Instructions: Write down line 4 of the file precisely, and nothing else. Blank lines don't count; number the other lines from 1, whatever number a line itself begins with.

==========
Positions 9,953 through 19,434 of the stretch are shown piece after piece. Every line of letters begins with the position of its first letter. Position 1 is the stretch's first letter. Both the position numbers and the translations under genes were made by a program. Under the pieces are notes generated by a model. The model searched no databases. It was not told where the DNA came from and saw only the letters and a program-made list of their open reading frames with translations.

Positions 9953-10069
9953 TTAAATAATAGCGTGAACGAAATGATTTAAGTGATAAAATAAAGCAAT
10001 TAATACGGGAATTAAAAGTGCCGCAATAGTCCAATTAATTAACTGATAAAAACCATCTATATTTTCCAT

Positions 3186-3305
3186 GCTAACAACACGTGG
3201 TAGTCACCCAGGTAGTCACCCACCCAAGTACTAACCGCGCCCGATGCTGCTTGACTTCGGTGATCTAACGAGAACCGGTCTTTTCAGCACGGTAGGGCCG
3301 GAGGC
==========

10001 TAATACGGGAATTAAAAGTGCCGCAATAGTCCAATTAATTAACTGATAAAAACCATCTATATTTTCCAT